# Powerful Quadratics

This comes in two parts, with the first being less fiendish than the second. Itâ€™s great for practising both quadratics and laws of indices, and you can get a lot from making sure that you find all the solutions. For a real challenge (requiring a bit more knowledge), you could consider finding the complex solutions.

(i) Find all real solutions of the equation

$$(x^2âˆ’7x+11)^{(x^2âˆ’11x+30)}=1.$$

(ii) Find all real solutions of the equation

$$(2âˆ’x^2)^{(x^2âˆ’3\sqrt{2}x+4)}=1.$$

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Find all real solutions of the equation

$$(x^2âˆ’7x+11)^{(x2âˆ’11x+30)}=1.$$

If you were told that two numbers satisfied $a^b=1$, could you write down the possible numbers that a and b could be?

Can you apply the same logic to this question? You might have to think hard to find all the solutions to the given equation. There are more than three solutions”¦

$$(x^2âˆ’7x+11)^{(x2âˆ’11x+30)}=1.$$

If you were told that two numbers satisfied $a^b=1$, could you write down the possible numbers that a and b could be?

Can you apply the same logic to this question? You might have to think hard to find all the solutions to the given equation. There are more than three solutions”¦

**This is an Underground Mathematics resource.**

Thank you to Maria from Hills Road Sixth Form College, Eleanor from The King's School in Macclesfield, Abi, and Rhombusta for submitting solutions to this problem!

Here's Abi's solution:

For equations of the form $(ax^2+bx+c)^{(dx^2+ex+f)}=1$, where $a,b,c,d,e,f$ and $x$ are real, there are three possibilities:

$i)$

Case $1$: $x^2-7x+11=1$ factorises as $(x-5)(x-2)=0$ so $x=5$ or $x=2$.

Case $2$: $x^2-11x+30=0$ factorises as $(x-5)(x-6)=0$, so $x=6$ or $x=5$.

Case $3$: $x^2-7x+11=-1$ factorises as $(x-3)(x-4)=0$. As $3^2-11(3)+30=6$ and $4^2-11(4)+30=2$ are both even, $x=3$ or $x=4$ are solutions.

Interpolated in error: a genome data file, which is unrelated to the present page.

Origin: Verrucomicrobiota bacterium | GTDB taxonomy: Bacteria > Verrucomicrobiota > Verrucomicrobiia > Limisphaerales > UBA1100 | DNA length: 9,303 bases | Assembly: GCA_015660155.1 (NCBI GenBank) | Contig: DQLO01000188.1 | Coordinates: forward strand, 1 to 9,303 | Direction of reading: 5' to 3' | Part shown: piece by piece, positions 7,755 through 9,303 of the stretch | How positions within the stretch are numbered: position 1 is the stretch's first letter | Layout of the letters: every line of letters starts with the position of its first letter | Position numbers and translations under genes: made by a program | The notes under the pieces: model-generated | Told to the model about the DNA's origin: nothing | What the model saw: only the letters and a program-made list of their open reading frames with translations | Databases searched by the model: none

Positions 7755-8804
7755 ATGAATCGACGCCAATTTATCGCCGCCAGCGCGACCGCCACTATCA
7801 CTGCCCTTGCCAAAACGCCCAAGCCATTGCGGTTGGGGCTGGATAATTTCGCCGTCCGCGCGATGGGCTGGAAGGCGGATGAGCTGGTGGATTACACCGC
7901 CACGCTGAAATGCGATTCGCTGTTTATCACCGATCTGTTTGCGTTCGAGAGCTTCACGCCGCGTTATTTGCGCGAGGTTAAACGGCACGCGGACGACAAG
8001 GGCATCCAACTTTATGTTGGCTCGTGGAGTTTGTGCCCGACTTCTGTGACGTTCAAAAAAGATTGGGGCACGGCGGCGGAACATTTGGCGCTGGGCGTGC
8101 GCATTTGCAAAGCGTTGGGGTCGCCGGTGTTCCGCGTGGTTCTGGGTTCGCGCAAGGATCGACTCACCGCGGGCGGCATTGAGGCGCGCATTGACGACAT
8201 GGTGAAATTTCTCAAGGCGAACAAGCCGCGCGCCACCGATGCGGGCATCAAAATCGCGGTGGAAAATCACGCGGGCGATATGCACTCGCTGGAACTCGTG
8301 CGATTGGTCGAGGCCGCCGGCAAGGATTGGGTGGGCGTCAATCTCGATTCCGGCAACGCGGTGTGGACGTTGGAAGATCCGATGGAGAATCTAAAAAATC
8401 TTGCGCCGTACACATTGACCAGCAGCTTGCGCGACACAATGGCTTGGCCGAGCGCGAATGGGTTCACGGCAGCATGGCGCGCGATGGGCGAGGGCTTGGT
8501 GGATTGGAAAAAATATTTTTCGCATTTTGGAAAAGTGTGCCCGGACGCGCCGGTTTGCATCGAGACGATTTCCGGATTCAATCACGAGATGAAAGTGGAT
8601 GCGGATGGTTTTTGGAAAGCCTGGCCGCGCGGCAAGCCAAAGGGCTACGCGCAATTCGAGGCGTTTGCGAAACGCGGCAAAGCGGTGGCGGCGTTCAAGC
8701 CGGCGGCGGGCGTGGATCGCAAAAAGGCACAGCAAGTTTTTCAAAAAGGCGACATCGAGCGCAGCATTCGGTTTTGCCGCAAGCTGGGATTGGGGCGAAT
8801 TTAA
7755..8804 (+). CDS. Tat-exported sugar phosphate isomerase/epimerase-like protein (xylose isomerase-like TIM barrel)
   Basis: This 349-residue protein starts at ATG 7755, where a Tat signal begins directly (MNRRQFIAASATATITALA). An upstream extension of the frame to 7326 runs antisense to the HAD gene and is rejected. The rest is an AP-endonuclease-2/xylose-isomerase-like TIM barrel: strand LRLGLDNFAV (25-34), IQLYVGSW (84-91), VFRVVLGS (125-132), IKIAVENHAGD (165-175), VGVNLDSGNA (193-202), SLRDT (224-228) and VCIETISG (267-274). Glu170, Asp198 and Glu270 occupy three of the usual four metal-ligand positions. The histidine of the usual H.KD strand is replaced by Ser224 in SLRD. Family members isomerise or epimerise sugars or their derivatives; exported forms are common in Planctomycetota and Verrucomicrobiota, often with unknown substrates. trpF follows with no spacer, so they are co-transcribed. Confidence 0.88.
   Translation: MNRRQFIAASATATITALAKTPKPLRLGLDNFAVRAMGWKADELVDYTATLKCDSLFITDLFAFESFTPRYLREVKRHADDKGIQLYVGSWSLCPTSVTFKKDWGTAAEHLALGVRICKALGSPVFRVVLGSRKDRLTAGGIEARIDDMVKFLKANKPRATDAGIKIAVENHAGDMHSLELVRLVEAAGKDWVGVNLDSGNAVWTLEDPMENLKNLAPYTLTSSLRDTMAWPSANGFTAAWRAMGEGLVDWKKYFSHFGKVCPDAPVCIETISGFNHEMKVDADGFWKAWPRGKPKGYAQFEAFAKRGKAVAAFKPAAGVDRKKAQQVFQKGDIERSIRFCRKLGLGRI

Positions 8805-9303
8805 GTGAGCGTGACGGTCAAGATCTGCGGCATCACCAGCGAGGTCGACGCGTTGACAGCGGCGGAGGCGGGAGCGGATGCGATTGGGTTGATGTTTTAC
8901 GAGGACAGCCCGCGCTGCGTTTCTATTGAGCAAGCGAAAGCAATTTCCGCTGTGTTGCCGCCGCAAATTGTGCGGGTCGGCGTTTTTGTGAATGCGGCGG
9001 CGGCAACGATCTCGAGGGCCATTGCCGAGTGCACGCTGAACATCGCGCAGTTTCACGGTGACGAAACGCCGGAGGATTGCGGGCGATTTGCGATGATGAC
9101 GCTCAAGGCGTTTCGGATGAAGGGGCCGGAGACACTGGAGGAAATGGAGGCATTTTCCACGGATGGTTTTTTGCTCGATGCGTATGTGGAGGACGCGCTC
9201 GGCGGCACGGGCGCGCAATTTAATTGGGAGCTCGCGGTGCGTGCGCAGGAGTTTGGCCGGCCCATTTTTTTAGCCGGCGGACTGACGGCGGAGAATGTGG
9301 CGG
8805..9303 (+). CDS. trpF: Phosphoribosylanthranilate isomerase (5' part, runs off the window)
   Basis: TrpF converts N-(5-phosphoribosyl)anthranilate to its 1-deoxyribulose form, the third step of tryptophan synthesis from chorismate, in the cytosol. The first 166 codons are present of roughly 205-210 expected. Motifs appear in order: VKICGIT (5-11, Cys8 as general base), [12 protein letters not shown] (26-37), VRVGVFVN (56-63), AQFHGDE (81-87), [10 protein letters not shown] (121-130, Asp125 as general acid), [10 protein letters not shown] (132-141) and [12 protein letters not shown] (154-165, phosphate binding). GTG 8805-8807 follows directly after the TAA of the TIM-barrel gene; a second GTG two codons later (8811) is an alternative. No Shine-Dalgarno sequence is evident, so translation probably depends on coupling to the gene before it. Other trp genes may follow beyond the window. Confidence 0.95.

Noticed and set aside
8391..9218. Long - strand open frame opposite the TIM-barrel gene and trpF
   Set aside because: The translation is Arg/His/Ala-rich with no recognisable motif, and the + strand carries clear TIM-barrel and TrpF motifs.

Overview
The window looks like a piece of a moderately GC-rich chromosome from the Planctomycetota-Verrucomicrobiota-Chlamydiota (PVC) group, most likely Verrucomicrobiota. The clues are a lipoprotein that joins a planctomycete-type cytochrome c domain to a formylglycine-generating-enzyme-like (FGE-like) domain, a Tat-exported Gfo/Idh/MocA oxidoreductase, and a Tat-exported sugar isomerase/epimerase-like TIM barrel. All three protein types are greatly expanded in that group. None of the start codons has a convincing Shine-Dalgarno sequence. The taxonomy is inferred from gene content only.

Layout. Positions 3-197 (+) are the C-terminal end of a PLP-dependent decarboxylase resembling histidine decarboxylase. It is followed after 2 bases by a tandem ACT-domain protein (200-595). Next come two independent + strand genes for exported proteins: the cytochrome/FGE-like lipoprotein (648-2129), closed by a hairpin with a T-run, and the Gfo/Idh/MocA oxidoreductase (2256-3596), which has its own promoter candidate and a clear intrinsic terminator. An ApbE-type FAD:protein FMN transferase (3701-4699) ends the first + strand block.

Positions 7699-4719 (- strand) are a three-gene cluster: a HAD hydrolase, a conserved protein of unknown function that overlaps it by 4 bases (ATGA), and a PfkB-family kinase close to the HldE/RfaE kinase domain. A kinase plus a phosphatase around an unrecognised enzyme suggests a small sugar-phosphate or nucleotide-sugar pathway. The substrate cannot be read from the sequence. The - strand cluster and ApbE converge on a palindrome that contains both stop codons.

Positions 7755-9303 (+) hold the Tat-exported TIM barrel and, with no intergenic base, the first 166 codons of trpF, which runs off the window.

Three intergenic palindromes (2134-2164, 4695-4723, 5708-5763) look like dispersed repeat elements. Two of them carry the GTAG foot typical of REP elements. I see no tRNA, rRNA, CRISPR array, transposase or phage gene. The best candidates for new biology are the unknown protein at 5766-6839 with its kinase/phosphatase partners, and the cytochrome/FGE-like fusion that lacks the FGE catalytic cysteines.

So the solutions are $x=2,3,4,5$ and $6$.

$ii)$

Case $1$: $2-x^2=1$ factorises as $(1-x)(1+x)=0$ so $x=1$ or $x=-1$.

Case $2$: $x^2-3 \sqrt{2}x+4=0$ factorises as $(x-2 \sqrt{2})(x- \sqrt{2})$, so $x=2 \sqrt{2}$ or $x = \sqrt{2}$.

Case $3$: $2-x^2=-1$ factorises as $(\sqrt{3}-x)(\sqrt{3}-x)$, but as $\sqrt{3}^2-3 \sqrt{2} \sqrt{3} +4$ and $ \sqrt{3}^2-3 \sqrt{2} \sqrt{3} + 4$ are not even integers, these are invalid.

So the solutions are $x=-1,1, \sqrt{2}$ and $2 \sqrt{2}$.

Here's Abi's solution:

For equations of the form $(ax^2+bx+c)^{(dx^2+ex+f)}=1$, where $a,b,c,d,e,f$ and $x$ are real, there are three possibilities:

- $ax^2+bx+c=1$, as $1^n=1$ for any $n$
- $dx^2+ex+f=0$, as $n^0=1$ for any $n$
- $ax^2+bx+c=-1$, and $dx^2+ex+f$ is an even integer, as $(-1)^{(2n)}=1$ for any integer $n$.

$i)$

Case $1$: $x^2-7x+11=1$ factorises as $(x-5)(x-2)=0$ so $x=5$ or $x=2$.

Case $2$: $x^2-11x+30=0$ factorises as $(x-5)(x-6)=0$, so $x=6$ or $x=5$.

Case $3$: $x^2-7x+11=-1$ factorises as $(x-3)(x-4)=0$. As $3^2-11(3)+30=6$ and $4^2-11(4)+30=2$ are both even, $x=3$ or $x=4$ are solutions.

So the solutions are $x=2,3,4,5$ and $6$.

$ii)$

Case $1$: $2-x^2=1$ factorises as $(1-x)(1+x)=0$ so $x=1$ or $x=-1$.

Case $2$: $x^2-3 \sqrt{2}x+4=0$ factorises as $(x-2 \sqrt{2})(x- \sqrt{2})$, so $x=2 \sqrt{2}$ or $x = \sqrt{2}$.

Case $3$: $2-x^2=-1$ factorises as $(\sqrt{3}-x)(\sqrt{3}-x)$, but as $\sqrt{3}^2-3 \sqrt{2} \sqrt{3} +4$ and $ \sqrt{3}^2-3 \sqrt{2} \sqrt{3} + 4$ are not even integers, these are invalid.

So the solutions are $x=-1,1, \sqrt{2}$ and $2 \sqrt{2}$.